Certain of the prophetic specifications, which Christians often view as pointing exclusively to Jesus, are in fact borrowed from biblical descriptions of Israels experience. For example, in Isaiah 53:7 the servant of the L-rd is said to be like a flock led to the slaughter. In Psalms 44:22 Israel is said to be like a flock led to the slaughter. For on your account we are killed all the day; we are considered as a flock for the slaughter. To give another example, Isaiah 53:11 says my righteous servant shall make many righteous. We have just such an expression in the Book of Daniel regarding Daniel’s people Israel. Daniel 12:1b-3. At that time your people will escape, everyone found written in the book. Many among those sleeping in the dust of the ground will awake, some to the life of eternity and others to shame and to the contempt of eternity. And the prudent will shine like the brilliance of the firmament, and those who make many righteous like the stars, for eternity and ever. To give another example, Isaiah 53:11 says my righteous servant shall make many righteous and carry their iniquities. This language comes from the operation of Israel’s sanctuary. It was the duty of Israels priests to carry the iniquity of others. Leviticus 10:16-17. Concerning the goat of the sin-offering Moshe diligently inquired. There it was ― ablaze. He was angry with Elazar and with Itamar the surviving sons of Aaron. He said, ‘Why did you not eat the sin-offering in a sacred place, for it is most holy? And it was given you in order to carry the iniquity of the congregation, to make expiation on them before the L-rd. Numbers 18:1 is also explicit in this connection. The L-rd said to Aaron, You, your sons, and your father’s house with you shall carry the iniquity of the sanctuary; you and your sons with you shall carry the iniquity of your priesthood. Carrying the iniquity of others is also a prophetic gesture. Ezekiel 4:4-6. And you shall lie on your left side and place the iniquity of the house of Israel on it, the number of which you lie on it you will carry their iniquity. I have given you the years of their iniquity, according to the number of days, three hundred and ninety days. And you shall carry the iniquity of the house of Israel. And you shall finish these, then you shall lie on your right side, and you shall carry the iniquity of the house of Judah, forty days, a day for a year, one day per year I have imposed on you. During the exile, the children of Israel complain that their punishment is too severe, because they’re carrying the iniquity of previous generations. Our fathers sinned and they are no more, and we are carrying their iniquities. [Lamentations 5:7]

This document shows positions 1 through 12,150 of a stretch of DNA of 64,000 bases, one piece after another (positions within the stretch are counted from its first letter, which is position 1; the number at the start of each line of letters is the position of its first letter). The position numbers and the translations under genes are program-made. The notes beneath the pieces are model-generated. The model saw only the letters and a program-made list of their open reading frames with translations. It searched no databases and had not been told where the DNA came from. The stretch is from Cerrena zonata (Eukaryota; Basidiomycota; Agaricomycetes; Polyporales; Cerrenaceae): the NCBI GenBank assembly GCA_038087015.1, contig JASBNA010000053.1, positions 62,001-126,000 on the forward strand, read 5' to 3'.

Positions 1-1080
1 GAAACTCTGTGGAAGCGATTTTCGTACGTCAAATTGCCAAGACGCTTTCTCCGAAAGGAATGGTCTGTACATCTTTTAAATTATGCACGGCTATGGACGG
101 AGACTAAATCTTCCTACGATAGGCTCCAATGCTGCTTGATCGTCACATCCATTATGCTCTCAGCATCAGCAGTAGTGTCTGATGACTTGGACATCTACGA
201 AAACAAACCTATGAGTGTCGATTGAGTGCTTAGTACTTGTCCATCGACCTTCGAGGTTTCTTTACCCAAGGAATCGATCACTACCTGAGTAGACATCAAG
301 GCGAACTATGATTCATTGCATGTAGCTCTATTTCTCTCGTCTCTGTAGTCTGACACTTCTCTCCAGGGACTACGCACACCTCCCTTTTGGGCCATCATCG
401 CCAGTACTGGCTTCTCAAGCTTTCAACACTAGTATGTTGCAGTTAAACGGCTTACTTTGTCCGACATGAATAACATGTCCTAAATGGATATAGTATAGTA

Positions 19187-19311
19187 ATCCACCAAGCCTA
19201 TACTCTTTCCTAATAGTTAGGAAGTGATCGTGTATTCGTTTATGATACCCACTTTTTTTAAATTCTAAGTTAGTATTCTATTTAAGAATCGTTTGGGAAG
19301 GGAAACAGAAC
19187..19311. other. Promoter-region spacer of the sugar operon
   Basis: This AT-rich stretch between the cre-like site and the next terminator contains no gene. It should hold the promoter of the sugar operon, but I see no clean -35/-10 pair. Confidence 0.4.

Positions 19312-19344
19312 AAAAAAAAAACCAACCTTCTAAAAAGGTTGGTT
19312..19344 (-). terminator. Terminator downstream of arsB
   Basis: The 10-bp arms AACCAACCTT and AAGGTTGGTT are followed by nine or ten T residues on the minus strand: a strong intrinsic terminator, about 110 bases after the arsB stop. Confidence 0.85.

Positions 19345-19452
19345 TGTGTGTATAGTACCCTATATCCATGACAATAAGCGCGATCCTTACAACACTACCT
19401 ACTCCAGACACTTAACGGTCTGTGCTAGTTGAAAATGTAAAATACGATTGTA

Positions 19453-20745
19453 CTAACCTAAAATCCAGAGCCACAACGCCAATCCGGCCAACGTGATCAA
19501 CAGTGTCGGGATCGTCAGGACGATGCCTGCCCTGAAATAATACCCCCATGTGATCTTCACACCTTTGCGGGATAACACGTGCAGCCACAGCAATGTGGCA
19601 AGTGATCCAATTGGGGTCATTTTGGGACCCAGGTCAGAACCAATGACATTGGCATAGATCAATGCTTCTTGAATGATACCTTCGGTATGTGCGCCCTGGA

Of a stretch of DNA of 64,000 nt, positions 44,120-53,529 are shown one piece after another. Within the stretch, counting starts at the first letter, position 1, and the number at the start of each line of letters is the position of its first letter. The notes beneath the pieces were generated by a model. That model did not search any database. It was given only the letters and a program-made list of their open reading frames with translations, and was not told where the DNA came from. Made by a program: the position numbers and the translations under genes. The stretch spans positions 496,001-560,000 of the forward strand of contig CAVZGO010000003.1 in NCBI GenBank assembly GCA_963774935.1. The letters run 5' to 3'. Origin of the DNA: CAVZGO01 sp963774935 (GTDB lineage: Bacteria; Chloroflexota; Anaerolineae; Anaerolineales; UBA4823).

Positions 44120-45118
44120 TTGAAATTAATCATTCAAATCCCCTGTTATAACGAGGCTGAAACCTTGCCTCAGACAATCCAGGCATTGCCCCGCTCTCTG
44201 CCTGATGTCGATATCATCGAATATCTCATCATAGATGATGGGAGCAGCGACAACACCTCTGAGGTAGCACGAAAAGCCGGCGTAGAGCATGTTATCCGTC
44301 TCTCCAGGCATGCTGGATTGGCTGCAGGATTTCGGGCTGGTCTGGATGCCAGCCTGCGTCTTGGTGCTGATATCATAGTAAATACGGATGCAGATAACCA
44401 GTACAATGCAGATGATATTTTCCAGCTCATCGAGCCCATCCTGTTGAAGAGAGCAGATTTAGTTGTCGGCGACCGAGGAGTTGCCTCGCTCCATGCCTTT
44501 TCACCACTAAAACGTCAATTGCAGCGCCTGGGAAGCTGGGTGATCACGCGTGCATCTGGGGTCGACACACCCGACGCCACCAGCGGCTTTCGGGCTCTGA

Ex 40:9 And thou shalt take the anointing (המשחה) oil, and anoint (ומשחת) the tabernacle, and all that is therein, and shalt hallow it, and all the vessels thereof: and it shall be holy.
 For the life of a creature is in the blood, and I have given it to you to make atonement for yourselves on the altar; it is the blood that makes atonement for one’s life. Lev 17:11
 The only reference to ‘the messiah’ which uses the definite article ‘the’ (ה) is to Aaron the high priest.
 In Galatians 4:24 it is very clear that Hagar represents the Old Covenant established at Mt.Sinai which covenant means slavery for its children. “These things may be taken figuratively, for the women represent two covenants. One covenant is from Mount Sinai and bears children who are to be slaves: This is Hagar.” In v. 28 Paul says that his fellow believers are not children of this Old Covenant yoke of slavery, but are the children of New Covenant freedom. In v. 30 Paul tells Christians to “cast out” Hagar who represents the Old Covenant of slavery. What does this accomplish? “Therefore, brothers, we are not children of the slave woman, but of the free woman” (v. 31). Christians are free from all the laws of the Old Covenant not just the ceremonial ones. The “yoke of slavery” referred to in 5:1 must be the same yoke of slavery that Paul has been referring to in 4:21-31 and that is the whole Old Covenant. “These things may be taken figuratively, for the women represent two covenants. One covenant is from Mount Sinai and bears children who are to be slaves: This is Hagar.” The Ten Commandments and all the other commandments were from Mount Sinai. Hagar represents the entire Old Covenant and Christians are to cast out that entire covenant in order to become children of freedom.